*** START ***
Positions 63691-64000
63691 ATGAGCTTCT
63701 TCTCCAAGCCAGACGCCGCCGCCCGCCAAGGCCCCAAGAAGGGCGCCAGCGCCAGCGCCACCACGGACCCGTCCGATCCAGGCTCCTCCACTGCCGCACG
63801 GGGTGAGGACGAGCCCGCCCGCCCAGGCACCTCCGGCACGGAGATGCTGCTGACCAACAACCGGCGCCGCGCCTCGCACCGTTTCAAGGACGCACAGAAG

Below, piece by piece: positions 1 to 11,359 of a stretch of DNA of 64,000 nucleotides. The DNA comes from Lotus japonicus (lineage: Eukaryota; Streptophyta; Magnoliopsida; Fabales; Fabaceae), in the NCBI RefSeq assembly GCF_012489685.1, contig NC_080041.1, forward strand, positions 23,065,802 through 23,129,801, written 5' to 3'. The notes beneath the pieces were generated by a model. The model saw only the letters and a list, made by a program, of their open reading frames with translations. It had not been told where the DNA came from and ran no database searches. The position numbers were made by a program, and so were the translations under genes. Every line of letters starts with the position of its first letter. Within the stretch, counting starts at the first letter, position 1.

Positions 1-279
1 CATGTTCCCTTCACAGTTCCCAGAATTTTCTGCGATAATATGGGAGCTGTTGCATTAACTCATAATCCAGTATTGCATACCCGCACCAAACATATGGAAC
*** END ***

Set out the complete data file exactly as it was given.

Positions 63691-64000
63691 ATGAGCTTCT
63701 TCTCCAAGCCAGACGCCGCCGCCCGCCAAGGCCCCAAGAAGGGCGCCAGCGCCAGCGCCACCACGGACCCGTCCGATCCAGGCTCCTCCACTGCCGCACG
63801 GGGTGAGGACGAGCCCGCCCGCCCAGGCACCTCCGGCACGGAGATGCTGCTGACCAACAACCGGCGCCGCGCCTCGCACCGTTTCAAGGACGCACAGAAG

Below, piece by piece: positions 1 to 11,359 of a stretch of DNA of 64,000 nucleotides. The DNA comes from Lotus japonicus (lineage: Eukaryota; Streptophyta; Magnoliopsida; Fabales; Fabaceae), in the NCBI RefSeq assembly GCF_012489685.1, contig NC_080041.1, forward strand, positions 23,065,802 through 23,129,801, written 5' to 3'. The notes beneath the pieces were generated by a model. The model saw only the letters and a list, made by a program, of their open reading frames with translations. It had not been told where the DNA came from and ran no database searches. The position numbers were made by a program, and so were the translations under genes. Every line of letters starts with the position of its first letter. Within the stretch, counting starts at the first letter, position 1.

Positions 1-279
1 CATGTTCCCTTCACAGTTCCCAGAATTTTCTGCGATAATATGGGAGCTGTTGCATTAACTCATAATCCAGTATTGCATACCCGCACCAAACATATGGAAC